After witnessing the first-hand effects of gender-based violence growing up in Guyana, Menakshi Babulall founded the Canadian nonprofit A Different View Project (ADVP) to promote and implement sustainable development methods across Guyanese communities. Vaksana, which means “nourishing/refreshing” in Sanskrit, is a branch of ADVP exclusively aimed at developing Guyana’s first eco-friendly women’s retreat center. The retreat will offer wellness activities, training services, regenerative farming and community outreach programs.
Babulall was inspired by Guyana’s rich rugged beauty as a child. Her dual passion for preserving the environment and aiding underserved communities contributed to her studying International Development at Toronto’s York University before launching a public service career. This eventually led her focus back to Guyana. Babulall talks to BG about her journey as the founder of ADVP, the progress of Vaksana and her perspective on sustainable and ethical charity work.
How and when did you create ADVP?
“ADVP was founded in 2016 with the vision of empowering communities and fostering sustainable development. The idea stemmed from my desire to create an organization that could address pressing social and environmental issues through innovative and collaborative approaches. One thing that fills me with immense pride is ADVP’s unique ability to bring together diverse stakeholders, including those from the diaspora, to create impactful projects that make a tangible difference in people’s lives while also providing them with an opportunity to connect with their homeland.”
ADVP has worked on projects within Guyana’s fertile Pomeroon-Supenaam region, a vast expanse of hills and villages that dot the Essequibo Coast. Past projectsinclude building a centralized outdoor recreation space for families and facilitating peer tutoring groups for children affected by COVID-related school closures. They also engage with the children of Queenstown Village through storytelling and interactive activities to nurture their passion for the environment. Overall, the focus of ADVP’s projects is geared toward education and sustainability while developing meaningful and positive relationships with the local community.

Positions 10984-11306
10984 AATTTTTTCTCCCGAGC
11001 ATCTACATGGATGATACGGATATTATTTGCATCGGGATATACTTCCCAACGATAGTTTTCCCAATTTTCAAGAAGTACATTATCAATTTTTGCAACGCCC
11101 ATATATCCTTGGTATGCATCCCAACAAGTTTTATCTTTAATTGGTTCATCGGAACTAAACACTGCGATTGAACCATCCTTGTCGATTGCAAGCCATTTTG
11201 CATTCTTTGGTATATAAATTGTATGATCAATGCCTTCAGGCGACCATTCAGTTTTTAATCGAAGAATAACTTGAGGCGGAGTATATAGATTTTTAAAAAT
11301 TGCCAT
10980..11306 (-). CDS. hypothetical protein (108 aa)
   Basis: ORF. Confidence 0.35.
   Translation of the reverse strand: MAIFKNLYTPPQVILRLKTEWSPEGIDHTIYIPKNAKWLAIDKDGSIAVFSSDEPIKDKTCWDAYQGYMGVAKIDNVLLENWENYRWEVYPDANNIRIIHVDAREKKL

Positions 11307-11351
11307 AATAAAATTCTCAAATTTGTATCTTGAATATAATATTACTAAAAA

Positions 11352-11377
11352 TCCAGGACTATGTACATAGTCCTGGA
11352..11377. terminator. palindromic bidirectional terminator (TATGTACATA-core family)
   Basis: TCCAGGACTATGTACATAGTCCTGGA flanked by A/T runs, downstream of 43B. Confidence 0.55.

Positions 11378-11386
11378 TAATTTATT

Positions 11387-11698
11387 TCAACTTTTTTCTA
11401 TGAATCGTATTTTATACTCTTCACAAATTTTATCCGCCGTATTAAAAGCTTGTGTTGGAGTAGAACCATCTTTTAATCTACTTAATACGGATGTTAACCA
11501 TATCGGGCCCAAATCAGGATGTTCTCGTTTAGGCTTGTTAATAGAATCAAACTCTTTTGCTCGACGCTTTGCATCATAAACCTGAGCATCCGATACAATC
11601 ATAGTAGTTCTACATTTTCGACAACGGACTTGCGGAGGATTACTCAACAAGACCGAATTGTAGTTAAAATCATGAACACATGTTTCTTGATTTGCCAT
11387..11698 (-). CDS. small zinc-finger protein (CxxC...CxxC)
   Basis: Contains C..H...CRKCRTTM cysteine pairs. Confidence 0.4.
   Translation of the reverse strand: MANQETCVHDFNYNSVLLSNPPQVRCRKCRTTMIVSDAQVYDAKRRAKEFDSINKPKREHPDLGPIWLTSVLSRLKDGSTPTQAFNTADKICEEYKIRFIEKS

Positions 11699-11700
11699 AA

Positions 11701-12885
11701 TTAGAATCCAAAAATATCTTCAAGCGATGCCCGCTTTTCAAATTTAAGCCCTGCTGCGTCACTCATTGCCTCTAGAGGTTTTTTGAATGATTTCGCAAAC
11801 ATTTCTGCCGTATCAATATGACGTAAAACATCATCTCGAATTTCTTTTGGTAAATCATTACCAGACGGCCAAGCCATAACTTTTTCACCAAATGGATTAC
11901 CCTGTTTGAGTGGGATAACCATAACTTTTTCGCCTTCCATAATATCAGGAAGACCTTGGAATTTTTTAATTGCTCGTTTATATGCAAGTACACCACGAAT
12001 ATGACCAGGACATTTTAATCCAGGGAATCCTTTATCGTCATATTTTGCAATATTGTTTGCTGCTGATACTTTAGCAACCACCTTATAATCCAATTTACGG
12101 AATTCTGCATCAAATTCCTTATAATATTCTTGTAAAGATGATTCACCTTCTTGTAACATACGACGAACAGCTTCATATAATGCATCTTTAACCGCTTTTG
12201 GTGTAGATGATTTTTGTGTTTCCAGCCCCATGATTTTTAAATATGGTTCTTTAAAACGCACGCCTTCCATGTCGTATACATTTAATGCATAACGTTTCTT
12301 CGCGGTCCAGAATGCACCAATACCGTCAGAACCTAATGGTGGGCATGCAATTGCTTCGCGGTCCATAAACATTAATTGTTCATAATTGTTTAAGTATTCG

Babulall’s remigration to Guyana during the pandemic to oversee Vaksana was a humbling experience. Living in rural Guyana allowed her to witness the benefits that wellness and eco-tourism can bring to a community, but also highlighted entrenched socio-economic struggles. It heightened her senses of resilience, adaptability and empathy; all key facets she believed essential to an effective leader. She soon realized the importance of cementing Vaksana as a catalyst for positive change in the region, particularly as a safe haven for women and gender non-conforming individuals who may face discrimination.
“The idea of Vaksana was born out of extensive research and a deep-rooted passion for creating a transformative space that combines wellness, eco-tourism and community development. The journey began with a vision to create a place where individuals could experience holistic well-being, connect with nature and promote sustainable living.
Vaksana’s foundation is built on three essential elements: tourism, community outreach and regenerative farming/agriculture. These elements were thoughtfully chosen to ensure a holistic approach to personal growth, community empowerment and environmental stewardship. By integrating these pillars, Vaksana becomes a powerful force for positive impact, both within the retreat center and the wider community.”
Vaksana is an ode to Babulall’s Indian heritage that was originally displaced and irrevocably transformed upon arrival to the Caribbean. Like its namesake, individuals have the opportunity to reclaim and reinvigorate themselves. Future plans for Vaksana include a kitchen/restaurant alongside sustainable farming, a workshop/training facility and a multipurpose room offering wellness classes such as meditation and yoga in consultation with a behavioral psychologist and holistic therapist. Collaborations with local businesses and partnership with the University of Guyana ensures that Guyanese citizens are actively involved in every aspect of the project, providing employment opportunities and allowing them to take on leadership roles.